Whereas the contemporary definition of the physician-patient relationship (and subsequently patient-centered care) consists of a rigid set of presumably ideal physician characteristics, the Balints, and to a certain extent Dr. Szasz, saw the physician as a tool to be personalized by each patient and further customized for each illness situation. It is difficult to imagine a more egalitarian or participatory relationship than this one. In fact, Dr. Emanuel’s six C’s can be seen as just one particular facet of the malleable relationship proposed by Enid Balint. In a perfect world, we would concentrate on creating an environment where physicians are able to allow themselves to be used by patients, and trust that good things will happen to both parties as a result.
But in our current world of ingrained distrust and defensive measurements, we feel compelled to digitize, tabulate, rank and rate the doctor-patient relationship, just like we measure everything else. First, the ubiquitous patient experience surveys provide a coarse measure of how patients experience the communications component of the relationship. It is interesting to note that patients are not asked about their preferences, but whether the “provider” did this or did that, presuming that this or that are what the patient wants the “provider” to do in all situations. Can we infer from a highly scored experience survey that the patient has a useful relationship with her doctor? Not really.
Then we have the periodic surveys asking patients to rank the importance of physician attributes, which always include physician compassion and communication patterns, but rarely other components of Dr. Emanuel’s six C’s, and never the chameleon abilities proposed by Ms. Balint. The presumed intent here is to impress upon physicians that they should focus on the highest ranked attributes of the relationship because they matter more often to more people. Some researchers went as far as to define frameworks for measuring the relationship itself, and formal screening instruments to score it from a patient perspective. Those tools seem a bit more pertinent since the questions are about the patient and her perceptions, instead of inquiries about sanctioned physician activities, and because no assumptions are being made regarding the “right” kind of relationship (a Dutch example is depicted below).
Perhaps a combination of the former and the latter, along with objective information, such as assessment of choice, conflict of interest and competency, can get us closer to a meaningful measure of the doctor-patient relationship. Careful analysis of result sets would allow us to answer two basic questions: are patients getting what they value most, and are those fortunate enough to have the relationship they desire experiencing better medical outcomes. Examining the characteristics of both patients and doctors, could yield actionable insights into optimal practice models. Strangely though, in spite of the billions of dollars spent on “patient-centered” research to date, I am not aware of any such study, or serious attempts at anything remotely similar. One can only wonder why.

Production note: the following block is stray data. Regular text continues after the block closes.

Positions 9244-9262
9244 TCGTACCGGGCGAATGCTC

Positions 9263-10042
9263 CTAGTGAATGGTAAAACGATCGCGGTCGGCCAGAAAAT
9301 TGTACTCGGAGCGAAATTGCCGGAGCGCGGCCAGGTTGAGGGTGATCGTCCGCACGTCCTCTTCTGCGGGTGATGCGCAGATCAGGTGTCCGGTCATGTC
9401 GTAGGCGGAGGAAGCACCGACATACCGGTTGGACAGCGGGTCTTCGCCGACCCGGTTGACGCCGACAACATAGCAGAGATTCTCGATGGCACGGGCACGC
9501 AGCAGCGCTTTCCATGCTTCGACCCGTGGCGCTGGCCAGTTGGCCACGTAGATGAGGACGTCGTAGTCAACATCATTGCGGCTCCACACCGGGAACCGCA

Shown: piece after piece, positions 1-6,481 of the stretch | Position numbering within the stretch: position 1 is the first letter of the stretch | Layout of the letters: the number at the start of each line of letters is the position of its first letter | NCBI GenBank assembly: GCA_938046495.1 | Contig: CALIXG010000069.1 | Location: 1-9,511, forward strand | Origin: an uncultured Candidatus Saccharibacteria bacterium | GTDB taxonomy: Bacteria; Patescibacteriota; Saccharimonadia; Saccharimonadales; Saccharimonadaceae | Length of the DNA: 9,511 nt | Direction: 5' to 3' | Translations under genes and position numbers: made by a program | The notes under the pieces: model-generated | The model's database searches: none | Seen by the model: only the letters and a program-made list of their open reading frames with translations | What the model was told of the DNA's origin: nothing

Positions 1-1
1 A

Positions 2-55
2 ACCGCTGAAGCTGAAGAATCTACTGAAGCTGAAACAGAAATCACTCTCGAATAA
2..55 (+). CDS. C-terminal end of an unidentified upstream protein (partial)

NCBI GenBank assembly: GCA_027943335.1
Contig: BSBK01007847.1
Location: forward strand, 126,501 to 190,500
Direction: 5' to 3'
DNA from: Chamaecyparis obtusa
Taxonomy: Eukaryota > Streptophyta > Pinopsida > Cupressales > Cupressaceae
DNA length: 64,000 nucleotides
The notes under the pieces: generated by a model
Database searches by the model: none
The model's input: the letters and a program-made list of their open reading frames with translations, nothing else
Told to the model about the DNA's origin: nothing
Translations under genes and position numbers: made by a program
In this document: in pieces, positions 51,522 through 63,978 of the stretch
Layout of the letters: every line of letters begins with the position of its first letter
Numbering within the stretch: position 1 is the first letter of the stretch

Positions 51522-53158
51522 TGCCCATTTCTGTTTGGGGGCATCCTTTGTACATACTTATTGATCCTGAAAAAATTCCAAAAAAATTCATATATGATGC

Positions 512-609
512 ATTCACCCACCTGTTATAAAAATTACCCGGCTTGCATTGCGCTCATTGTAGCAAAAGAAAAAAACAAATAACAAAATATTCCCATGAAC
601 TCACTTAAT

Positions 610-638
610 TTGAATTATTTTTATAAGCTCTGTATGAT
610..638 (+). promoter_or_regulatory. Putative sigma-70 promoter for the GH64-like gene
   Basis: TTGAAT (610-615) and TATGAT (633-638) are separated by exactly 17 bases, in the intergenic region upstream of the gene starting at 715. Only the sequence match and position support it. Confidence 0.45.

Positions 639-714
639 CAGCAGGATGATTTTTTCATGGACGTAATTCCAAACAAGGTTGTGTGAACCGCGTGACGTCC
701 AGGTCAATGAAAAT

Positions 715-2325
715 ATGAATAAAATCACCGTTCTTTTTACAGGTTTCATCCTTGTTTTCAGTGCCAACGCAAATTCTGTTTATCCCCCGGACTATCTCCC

Although there is ample rhetoric about the doctor-patient relationship and patient-centered everything, much of what we do in health care today is in stark contradiction to Dr. Emanuel’s ideal six C’s, not to mention the revolutionary ideas of the Balints. Patient choice is being curtailed by a bewildering array of narrow network health plans and wholesale clinical decisions made by corporate CEOs. Competence is being redefined to include care provided by non-physicians, non-clinicians, and algorithmic software. Continuity of care is being discouraged in favor of cheapness, convenience and continuity of medical records, while conflict of interest is inherent in all so-called value-based arrangements. Compassion has been scripted by marketers, and communication, precisely codified for the eclectic, self-managing, highly educated, financially secure, and largely healthy, patient segment, has become the second most important factor defining the interaction between patients and the health system. The premier factor is of course, access to all of the above.
I don’t think I can agree with Dr. Emanuel’s opinion that the physician-patient relationship is the “cornerstone” of health, but it might very well be the cornerstone of healing. I don’t know how healing the sick affects the myriad measures we are currently collecting, reporting and analyzing with such zest. Some argue that a satisfactory doctor-patient relationship is conducive to patient adherence, increased ability for self-management, and decreased utilization of hospitals and emergency services. If these assertions are even partially true, then the doctor-patient relationship has serious implications for the most important aspect of health care in this country: money. And as such, defining, supporting, and, yes, formally measuring and analyzing the doctor-patient relationship may present a rare confluence of interests between corporate greed and basic human dignity.